Will 2020 be The/A Year of Major Change for the Automotive Industry?

Well to start with a change this blog is going to start having content. We kick off 2020 with an overhaul the VLAB Works website to make it possible to learn about the product … but that isn’t why you are here.

It is entirely possible that someone has predicted that every year since 1886, when Karl Benz patented the Benz Patent-Motorwagen, would be the year for revolutionary change in the automotive industry. 2020 is certainly staring out looking to be another banner year for change. CES started the year with announcements from the useful Bosch Smart Sun Visor and Harman Stereos for Electric Cars to the fantastic Hyundai Flying Car and Segwey wheelchair for airports.

Great car gadgets are fun to dream about, but they probably aren’t as indicative of a major change in the industry as the self-driving cars and the consumer electronics as cars on display. While self-driving is often not quite ready for prime time and it is entirely possible that Sony won’t actually start selling the Vision-S at your local electronics store, these do suggest that major companies are ready to upset the status quote of the industry.

Taking a step back from the hype we can start to consider what it would mean for these concepts to become product available to the consumer. While a smart sun visor might not look much like a self-driving card, both are indicative of the shift from hardware based products to software defined products. If you don’t see this a major change go ask Motorola if streaming music has affected the number of car radios they sold this year.

Superficially, these changes simply suggest that a computer science degree is still a good idea. This simplistic view ignores the entry of new players into the auto industry many of whom have a totally different set of expectations about how you build software. While all will have to comply with safety regulations, few developers used to writing apps for cell phones will find Classic AUTOSAR on a 32bit ECU an obvious choice for their next project. Further, many of these developers will have had formal training in security and may find the unauthenticated nature of CAN Bus somewhat odd.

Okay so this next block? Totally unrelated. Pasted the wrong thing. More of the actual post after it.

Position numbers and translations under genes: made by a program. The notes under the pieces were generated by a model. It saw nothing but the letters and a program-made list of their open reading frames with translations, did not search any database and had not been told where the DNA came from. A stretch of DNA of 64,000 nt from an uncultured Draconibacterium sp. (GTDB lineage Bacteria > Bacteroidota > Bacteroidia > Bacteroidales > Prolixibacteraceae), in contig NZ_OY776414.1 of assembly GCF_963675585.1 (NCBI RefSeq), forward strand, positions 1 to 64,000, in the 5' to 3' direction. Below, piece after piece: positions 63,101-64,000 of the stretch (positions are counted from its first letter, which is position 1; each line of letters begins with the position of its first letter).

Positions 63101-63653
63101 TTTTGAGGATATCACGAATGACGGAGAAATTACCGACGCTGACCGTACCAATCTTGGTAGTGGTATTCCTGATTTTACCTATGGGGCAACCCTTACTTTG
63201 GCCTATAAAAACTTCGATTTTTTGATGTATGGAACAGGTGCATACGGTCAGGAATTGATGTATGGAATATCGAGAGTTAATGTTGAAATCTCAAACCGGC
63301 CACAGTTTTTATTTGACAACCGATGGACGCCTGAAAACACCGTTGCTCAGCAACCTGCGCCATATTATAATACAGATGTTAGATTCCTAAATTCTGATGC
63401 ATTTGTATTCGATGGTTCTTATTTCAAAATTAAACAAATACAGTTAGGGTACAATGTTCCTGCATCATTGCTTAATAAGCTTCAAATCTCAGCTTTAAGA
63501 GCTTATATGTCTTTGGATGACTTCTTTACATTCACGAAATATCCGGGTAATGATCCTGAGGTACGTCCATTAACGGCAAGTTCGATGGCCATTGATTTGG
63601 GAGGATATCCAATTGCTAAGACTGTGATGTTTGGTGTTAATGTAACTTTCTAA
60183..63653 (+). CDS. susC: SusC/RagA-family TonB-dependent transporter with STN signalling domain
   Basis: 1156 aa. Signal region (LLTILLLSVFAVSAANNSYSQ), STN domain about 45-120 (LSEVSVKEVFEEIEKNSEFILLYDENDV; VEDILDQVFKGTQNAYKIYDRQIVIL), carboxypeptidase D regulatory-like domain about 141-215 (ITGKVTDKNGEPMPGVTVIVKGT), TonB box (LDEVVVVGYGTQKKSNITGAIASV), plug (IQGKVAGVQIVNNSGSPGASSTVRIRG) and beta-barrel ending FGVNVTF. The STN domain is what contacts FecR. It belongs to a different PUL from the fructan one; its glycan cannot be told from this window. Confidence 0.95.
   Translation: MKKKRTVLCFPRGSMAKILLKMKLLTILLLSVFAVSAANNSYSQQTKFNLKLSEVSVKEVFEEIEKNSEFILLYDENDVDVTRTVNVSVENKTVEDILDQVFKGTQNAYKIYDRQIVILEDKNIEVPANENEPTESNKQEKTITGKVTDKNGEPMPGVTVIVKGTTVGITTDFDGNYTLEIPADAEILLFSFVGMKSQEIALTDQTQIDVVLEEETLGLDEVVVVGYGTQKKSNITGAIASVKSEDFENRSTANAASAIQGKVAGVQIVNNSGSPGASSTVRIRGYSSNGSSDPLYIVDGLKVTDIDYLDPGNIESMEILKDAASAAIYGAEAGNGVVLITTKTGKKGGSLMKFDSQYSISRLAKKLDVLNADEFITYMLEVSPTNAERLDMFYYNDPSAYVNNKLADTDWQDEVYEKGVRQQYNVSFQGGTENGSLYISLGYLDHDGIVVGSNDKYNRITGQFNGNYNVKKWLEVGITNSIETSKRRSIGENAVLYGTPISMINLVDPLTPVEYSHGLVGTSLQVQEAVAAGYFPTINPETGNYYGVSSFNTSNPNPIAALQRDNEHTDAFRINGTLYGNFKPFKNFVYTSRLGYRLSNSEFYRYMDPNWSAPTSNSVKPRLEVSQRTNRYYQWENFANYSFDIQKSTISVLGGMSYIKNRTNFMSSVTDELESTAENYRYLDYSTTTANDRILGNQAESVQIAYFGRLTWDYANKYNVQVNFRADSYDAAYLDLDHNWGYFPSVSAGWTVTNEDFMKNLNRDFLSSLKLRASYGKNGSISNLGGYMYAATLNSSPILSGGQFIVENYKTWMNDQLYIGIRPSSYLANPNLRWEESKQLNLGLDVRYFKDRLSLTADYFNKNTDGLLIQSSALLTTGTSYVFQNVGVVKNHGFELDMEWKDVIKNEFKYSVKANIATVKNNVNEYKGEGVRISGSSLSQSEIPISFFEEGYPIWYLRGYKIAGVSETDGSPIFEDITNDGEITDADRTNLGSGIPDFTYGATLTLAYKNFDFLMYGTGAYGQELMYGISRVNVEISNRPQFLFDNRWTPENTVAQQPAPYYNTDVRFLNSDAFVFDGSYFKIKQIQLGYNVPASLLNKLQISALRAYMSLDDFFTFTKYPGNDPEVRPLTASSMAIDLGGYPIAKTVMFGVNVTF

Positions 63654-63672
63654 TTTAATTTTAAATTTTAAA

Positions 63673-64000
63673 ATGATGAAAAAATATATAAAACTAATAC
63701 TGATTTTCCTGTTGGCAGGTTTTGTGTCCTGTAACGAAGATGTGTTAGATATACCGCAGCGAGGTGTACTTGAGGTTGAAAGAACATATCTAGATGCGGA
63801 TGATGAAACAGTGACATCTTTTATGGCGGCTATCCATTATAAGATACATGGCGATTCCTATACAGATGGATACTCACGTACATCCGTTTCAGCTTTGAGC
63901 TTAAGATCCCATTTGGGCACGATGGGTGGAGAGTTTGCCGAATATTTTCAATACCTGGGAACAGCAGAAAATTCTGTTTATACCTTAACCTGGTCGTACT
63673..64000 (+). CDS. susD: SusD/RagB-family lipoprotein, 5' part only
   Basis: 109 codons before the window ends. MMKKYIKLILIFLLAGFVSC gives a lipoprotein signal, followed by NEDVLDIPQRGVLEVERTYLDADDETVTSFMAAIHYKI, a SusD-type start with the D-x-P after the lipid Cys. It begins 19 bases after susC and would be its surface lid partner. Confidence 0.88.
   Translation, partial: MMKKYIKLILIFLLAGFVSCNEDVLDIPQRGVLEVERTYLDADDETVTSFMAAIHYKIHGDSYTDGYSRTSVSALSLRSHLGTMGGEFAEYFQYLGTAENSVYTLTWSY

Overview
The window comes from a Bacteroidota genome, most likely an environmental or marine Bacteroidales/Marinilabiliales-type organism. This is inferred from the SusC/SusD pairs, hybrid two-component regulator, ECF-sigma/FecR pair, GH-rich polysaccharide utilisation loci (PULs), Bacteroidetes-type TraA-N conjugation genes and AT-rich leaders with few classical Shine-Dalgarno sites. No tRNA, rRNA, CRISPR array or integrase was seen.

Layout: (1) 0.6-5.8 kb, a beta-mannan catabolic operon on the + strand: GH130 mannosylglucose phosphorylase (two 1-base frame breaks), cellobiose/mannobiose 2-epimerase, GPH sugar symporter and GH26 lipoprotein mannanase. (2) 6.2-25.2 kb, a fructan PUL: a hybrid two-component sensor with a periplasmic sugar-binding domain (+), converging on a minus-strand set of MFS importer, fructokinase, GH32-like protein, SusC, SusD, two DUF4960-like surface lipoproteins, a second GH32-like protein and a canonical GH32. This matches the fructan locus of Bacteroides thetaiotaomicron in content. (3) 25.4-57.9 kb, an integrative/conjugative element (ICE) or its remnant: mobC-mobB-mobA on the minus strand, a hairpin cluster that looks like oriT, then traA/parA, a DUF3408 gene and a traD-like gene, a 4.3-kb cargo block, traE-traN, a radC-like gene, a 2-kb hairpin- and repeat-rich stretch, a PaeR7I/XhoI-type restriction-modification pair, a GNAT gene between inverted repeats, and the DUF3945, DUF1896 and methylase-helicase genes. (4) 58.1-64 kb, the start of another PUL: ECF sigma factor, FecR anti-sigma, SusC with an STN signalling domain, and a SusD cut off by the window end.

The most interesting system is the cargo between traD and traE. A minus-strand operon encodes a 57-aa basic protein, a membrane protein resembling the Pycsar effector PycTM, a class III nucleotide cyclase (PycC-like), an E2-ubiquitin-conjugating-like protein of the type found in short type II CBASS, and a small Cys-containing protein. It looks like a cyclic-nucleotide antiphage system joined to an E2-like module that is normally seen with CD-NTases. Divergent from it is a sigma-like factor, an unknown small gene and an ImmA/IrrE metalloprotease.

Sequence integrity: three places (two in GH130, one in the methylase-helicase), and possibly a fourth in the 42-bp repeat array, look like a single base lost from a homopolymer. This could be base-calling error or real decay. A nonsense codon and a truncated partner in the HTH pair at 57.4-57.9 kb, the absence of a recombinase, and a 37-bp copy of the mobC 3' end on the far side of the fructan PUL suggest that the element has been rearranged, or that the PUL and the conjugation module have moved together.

It is unlikely that the preferences of a bunch of young engineers will be enough to overturn the established relationships of the automotive supply chain and shift the industry to high performance multi-core applications processors. It is more likely that their preferences will add to the pressure for higher performance from ADAS and lower weight and power from the CAFE standards to begin pushing the industry towards transformation.

Before this transition from dedicated ECUs to general purpose applications processors can happen the industry must address the question of how to maintain safety. While AUTOSAR Adaptive is making good progress the industry would do well to review the similar transformation of the aviation industry. In the transformation from Federated Electronics to Integrated Modular Avionics (IMA) the aviation industry chose to create the highly complex (read expensive) ARINC 653 system to ensure safety. While this system is probably not idea for automotive applications the underlying principals of how hypervisors and separation can be used to build safe and reliable systems should be considered.

No mater how and when the industry goes through this transition it is clear that there will be substantial new software projects employing new techniques and concepts, likely on new hardware. For all of these changes I invite you to consider how VLAB can help speed your transformation and reduce the costs on your path to safe, secure, and efficient automotive software and systems.

Thanks to Gear Patrol for their great CES coverage.

Posted in Opinion and tagged , , .